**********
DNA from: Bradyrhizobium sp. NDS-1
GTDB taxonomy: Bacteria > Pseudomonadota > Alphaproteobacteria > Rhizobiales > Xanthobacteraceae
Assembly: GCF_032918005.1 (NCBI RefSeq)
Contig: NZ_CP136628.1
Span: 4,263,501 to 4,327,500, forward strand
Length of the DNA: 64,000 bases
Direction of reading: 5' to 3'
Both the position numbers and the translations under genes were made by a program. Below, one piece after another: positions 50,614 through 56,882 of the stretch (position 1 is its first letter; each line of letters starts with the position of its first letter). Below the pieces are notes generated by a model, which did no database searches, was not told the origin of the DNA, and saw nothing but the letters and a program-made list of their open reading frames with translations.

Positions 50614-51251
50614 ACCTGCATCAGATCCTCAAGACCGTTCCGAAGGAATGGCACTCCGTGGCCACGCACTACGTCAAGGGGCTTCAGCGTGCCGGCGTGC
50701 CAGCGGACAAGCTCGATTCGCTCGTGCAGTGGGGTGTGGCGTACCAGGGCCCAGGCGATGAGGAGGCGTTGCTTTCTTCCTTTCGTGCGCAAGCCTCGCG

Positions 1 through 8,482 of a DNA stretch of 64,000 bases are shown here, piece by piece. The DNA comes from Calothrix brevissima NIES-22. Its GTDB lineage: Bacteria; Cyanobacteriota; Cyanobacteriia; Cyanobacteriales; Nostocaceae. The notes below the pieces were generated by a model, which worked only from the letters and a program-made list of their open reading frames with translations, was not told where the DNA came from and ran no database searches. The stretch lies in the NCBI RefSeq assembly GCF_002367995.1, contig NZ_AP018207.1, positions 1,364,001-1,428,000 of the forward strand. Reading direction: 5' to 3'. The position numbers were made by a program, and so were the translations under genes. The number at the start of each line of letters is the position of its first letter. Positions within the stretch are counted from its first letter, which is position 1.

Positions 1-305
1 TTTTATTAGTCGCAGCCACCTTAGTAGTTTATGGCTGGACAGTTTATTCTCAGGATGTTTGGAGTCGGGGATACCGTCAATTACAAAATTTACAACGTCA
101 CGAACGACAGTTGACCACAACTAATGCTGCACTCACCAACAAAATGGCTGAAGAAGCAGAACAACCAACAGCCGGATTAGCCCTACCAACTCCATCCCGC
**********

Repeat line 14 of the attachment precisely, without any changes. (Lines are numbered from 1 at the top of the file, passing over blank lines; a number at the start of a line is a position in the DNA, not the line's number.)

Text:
1 TTTTATTAGTCGCAGCCACCTTAGTAGTTTATGGCTGGACAGTTTATTCTCAGGATGTTTGGAGTCGGGGATACCGTCAATTACAAAATTTACAACGTCA